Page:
“Oh, yeah, and he was crying about it for almost five minutes until Herr Binder came out and wiped off his knees and put his cap back on for him! Still, I almost wish we hadn’t laughed at him so hard. He’s a good kid now, he’s helping me with my schoolwork on weekends.â€

At that moment, the boys heard an unexpected commotion from the living room. “What did you say?†Adam heard his father exclaim. Both Adam and Christoph turned their heads to the door in confusion. “You’re what?†Adam stood from his bed and silently cracked open his bedroom door so he and his friend could better hear the conversation. “Listen, Elias, I think you should leave. Take your boy and leave.â€

“But why?†Elias asked, confused. “Eduard, we’ve been friends for two years. Two years! Why would you allow this to affect our friendship? And what about the boys?â€

“I don’t want my boy hanging out with your boy any longer!†Adam’s father had raised his voice considerably. “Had I known you were one of them, I would have never allowed you into this house! And I would have certainly not allowed my son to associate himself with yours!â€

Adam and Christoph exchanged confused glances. “Why are they fighting?†Christoph whispered. “Weren’t they having a glass of wine together just a few minutes ago?â€

“Yeah, I don’t know what’s going on,†Adam answered.

From the living room, they heard Elias’s voice again, only slightly louder than before. “Why should it matter, Ed? Because they say it should? You don’t have to listen to them! You don’t have to -.â€

“What was that, you son of a bitch?†Adam’s father yelled. Adam had never known his father to be an angry man. He had never been anything short of congenial to anyone before, and even when his son had gotten in trouble, Adam could tell the anger was only an act. “You dare speak of the government like that? They’ve done nothing, nothing, but help this great nation rebuild, despite constant interference from the likes of you! Get out of my home now, before I call the police!â€

Christoph had begun to cry, but his soft sobs were drowned out by the retort of his father. “They’ve done nothing but create a frenzy! Where there was once peace and calm, there is a bloodlust brewing, and it’s the fault of people like you, Ed, who refuse to believe your own beliefs, who refuse to -!†His rant was cut short by a dull smack, followed by a loud crash.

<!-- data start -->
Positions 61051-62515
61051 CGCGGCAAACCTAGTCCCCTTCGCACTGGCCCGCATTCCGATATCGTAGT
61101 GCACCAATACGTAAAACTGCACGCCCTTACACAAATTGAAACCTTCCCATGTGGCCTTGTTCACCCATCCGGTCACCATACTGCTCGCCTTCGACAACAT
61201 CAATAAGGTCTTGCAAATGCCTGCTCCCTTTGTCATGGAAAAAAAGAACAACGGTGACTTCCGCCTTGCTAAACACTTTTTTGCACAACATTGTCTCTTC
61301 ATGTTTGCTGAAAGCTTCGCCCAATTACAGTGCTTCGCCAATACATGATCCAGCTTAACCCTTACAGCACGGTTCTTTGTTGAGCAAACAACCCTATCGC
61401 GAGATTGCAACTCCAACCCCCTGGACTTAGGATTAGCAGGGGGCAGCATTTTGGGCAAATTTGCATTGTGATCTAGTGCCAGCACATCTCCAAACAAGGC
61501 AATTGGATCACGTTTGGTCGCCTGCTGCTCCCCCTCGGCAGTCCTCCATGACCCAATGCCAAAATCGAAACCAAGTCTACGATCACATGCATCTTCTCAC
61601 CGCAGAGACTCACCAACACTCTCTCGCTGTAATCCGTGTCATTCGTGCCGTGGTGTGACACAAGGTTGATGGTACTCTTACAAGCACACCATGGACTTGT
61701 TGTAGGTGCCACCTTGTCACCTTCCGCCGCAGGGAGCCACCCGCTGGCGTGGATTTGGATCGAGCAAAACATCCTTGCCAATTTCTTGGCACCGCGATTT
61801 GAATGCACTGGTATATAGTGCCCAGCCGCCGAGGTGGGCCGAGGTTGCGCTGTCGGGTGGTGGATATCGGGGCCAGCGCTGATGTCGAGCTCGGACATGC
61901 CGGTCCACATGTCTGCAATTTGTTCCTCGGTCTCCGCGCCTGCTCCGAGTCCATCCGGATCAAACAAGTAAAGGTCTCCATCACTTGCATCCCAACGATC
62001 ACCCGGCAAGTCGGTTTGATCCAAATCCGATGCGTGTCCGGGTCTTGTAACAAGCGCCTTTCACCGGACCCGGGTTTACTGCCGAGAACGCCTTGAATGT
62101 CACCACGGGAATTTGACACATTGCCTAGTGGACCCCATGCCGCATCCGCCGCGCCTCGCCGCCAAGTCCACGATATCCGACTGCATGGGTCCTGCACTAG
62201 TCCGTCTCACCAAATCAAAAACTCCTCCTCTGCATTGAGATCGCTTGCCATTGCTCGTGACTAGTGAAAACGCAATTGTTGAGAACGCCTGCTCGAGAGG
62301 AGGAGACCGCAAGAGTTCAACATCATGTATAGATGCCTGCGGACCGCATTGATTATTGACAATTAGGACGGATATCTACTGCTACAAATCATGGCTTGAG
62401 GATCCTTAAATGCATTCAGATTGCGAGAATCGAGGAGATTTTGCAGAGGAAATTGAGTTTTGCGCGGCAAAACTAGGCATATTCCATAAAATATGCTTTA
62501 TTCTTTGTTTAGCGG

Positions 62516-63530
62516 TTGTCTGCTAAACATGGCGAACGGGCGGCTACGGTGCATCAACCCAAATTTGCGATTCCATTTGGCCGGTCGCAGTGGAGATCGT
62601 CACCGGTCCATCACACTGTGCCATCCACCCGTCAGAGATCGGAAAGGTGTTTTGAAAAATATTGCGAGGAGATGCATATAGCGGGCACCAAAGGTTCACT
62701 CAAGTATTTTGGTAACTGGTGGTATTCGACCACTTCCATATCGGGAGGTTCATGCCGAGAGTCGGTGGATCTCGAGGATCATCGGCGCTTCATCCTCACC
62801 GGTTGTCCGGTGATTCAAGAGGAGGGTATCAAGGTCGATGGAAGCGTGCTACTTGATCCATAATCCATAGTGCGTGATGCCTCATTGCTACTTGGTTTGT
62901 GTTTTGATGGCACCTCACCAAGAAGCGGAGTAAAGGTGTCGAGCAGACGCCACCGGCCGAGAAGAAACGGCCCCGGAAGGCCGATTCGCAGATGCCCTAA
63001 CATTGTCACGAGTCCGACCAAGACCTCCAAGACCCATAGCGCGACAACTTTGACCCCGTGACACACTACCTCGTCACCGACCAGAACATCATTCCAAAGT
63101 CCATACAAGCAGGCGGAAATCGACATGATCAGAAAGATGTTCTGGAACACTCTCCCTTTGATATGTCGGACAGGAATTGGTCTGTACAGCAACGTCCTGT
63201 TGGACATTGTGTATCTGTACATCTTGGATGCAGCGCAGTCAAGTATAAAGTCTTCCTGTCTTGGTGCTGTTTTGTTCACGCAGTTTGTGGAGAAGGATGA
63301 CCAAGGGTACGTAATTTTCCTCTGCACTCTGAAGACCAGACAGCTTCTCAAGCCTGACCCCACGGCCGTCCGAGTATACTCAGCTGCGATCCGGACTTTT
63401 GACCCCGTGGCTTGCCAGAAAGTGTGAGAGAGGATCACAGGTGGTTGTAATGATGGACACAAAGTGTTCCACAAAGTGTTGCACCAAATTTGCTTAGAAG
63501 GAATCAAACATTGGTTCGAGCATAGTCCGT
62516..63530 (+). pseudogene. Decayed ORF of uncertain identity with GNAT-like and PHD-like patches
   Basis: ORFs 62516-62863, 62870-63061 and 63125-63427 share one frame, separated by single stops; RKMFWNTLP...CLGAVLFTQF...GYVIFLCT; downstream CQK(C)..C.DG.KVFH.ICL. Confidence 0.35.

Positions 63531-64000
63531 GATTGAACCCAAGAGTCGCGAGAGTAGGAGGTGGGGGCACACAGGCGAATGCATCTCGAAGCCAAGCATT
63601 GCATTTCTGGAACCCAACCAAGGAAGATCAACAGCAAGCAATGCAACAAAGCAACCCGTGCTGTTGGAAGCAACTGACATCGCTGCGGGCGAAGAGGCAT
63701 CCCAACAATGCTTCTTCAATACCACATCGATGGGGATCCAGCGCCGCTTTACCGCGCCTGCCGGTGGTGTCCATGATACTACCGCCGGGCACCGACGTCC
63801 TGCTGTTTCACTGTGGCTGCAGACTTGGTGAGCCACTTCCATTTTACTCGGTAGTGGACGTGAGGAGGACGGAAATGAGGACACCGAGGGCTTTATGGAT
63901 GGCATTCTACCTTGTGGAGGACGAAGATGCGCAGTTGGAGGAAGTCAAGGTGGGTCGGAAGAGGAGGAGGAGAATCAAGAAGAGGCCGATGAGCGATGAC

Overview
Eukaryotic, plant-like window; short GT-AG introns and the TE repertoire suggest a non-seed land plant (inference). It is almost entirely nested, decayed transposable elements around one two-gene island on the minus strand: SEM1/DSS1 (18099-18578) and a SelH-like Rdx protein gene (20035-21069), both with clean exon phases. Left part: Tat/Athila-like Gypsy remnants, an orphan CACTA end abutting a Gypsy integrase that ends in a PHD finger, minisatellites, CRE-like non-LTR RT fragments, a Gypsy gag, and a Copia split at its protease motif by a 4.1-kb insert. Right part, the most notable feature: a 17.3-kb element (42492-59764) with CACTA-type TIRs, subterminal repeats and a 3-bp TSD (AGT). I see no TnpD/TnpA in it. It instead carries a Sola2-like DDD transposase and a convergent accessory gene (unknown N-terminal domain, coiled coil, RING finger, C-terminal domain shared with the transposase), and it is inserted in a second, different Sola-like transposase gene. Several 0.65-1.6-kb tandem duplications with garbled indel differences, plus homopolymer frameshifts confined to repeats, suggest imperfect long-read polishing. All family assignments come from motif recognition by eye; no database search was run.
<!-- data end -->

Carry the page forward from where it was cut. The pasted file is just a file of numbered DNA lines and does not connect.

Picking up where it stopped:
“Oh, God, Adam, I think your father just hit mine!†Christoph stormed from the room to check on his father, a terrified look painted on his face. Adam followed more slowly, cautiously approaching one of the most horrifying scenes he had ever witnessed. Christoph’s father was hunched on the floor, holding his nose as it was profusely bleeding. Christoph, probably wisely, had opted to make sure his father wasn’t injured badly instead of offering his own voice in the argument. The table the two men had once sat behind was on its side, the wine that had once sat upon it already soaking into the carpet.

Christoph helped his father up. Elias looked at Adam’s father with a fierce hatred in his eyes. But beneath the hatred, Adam noticed something much more subtle. A sad disappointment escaped the blinding veil of anger, a disappointment much deeper than anything Adam had ever seen. Christoph’s bloodied father backed to the front door, opened it, and waked out, not taking his eyes from Eduard until he was out of sight.

Adam and Christoph stared at one another as if to ask, “What now?†Adam felt a brief pang of guilt struck at Adam’s heart, though he was unsure why; after all, it was his father raving about Elias being one of them, not Adam. After an eternity of silence, Eduard grabbed hold of Christoph’s arm and pulled him towards the door. Christoph offered a hint of resistance, not wishing to leave his friend, but Adam knew his head was cooler than that. “Leave, Christoph. I can’t help you.â€

Eduard closed the door, shutting out both Christoph and Eduard, probably forever. He turned slowly to see his son, still in the living room, his face ghostly white. “I did the right thing, son,†he said shakily. “ The right thing. Now go to bed, please.†As he backed out of the living room, he saw his father pick up the wine bottle, the word, “riesling†visible behind his fingers, from the place on the floor between the spot of blood and the overturned table. Adam looked at his watch. 12:04. The fight had lasted only three minutes, yet Adam somehow felt this incident would have implications for the rest of his life.